Ruth Schechter (Clayman Institute) writes:
The answer [to the cause of the gender gap in technology] may lie in Malaysia, where women make up between 50 and 60 percent of the computer industry’s employees and many hold mid- and upper-level management positions. The country’s burgeoning technology industry has brought about dramatic changes to women’s roles in society, changing traditional perceptions of class, ethnicity and gender.
The author of “Masculinity, Power and Technology: A Malaysian Ethnography,” Mellstrom has been conducting a long-term survey of female students in preparation for a new book on Malaysian women in the computer industry. In contrast to the U.S., in Malaysia jobs in technology are seen as appropriate for women: Men do not perceive indoor work as masculine and much of society stigmatizes women who work outdoors as lower class. Computing and programming are seen as “women-friendly” professions, with opportunities opening up since men are not interested in competing for these types of jobs. “It’s a woman’s world in that respect,” said Mellstrom.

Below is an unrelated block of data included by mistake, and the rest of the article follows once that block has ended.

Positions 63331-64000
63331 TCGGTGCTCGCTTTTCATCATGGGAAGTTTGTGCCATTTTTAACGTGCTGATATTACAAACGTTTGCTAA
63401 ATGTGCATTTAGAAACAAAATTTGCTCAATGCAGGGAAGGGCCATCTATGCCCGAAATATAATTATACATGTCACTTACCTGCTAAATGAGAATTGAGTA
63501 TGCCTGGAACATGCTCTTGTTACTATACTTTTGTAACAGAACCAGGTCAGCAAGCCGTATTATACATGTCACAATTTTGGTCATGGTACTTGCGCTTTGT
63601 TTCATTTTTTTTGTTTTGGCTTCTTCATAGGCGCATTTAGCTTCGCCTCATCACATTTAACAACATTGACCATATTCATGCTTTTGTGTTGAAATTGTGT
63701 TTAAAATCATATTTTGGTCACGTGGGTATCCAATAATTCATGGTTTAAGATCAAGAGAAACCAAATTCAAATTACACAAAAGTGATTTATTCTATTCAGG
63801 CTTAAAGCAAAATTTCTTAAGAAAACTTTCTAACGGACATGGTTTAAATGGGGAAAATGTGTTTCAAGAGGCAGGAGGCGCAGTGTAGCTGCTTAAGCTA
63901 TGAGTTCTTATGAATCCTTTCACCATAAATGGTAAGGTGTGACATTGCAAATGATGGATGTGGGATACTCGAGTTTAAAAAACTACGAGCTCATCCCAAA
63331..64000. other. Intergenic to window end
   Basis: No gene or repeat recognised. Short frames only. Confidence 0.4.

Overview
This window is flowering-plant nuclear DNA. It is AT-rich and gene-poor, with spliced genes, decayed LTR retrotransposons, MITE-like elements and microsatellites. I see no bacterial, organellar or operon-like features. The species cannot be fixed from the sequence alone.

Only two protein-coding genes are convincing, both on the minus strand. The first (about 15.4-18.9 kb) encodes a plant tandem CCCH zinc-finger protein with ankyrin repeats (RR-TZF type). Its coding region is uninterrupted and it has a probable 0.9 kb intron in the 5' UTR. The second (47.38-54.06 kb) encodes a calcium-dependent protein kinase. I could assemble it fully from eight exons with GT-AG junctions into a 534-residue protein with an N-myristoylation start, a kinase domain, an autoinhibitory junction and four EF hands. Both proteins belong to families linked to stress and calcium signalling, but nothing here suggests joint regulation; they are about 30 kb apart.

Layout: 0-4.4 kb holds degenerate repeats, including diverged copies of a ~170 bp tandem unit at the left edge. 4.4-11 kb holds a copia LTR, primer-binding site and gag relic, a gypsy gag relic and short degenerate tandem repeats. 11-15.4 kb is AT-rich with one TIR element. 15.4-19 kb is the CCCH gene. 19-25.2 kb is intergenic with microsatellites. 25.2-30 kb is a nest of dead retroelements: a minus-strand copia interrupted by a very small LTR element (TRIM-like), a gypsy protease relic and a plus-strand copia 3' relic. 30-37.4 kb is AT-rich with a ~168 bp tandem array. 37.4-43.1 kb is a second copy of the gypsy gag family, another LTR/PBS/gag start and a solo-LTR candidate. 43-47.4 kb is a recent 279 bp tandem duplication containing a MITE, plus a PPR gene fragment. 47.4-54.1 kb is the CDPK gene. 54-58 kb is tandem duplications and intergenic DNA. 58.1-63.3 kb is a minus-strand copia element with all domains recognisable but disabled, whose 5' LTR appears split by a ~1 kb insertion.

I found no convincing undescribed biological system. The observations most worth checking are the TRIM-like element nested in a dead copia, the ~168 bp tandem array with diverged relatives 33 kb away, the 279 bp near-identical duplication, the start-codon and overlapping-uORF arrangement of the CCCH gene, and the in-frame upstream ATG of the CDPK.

(Via geekfeminism Delicious tag)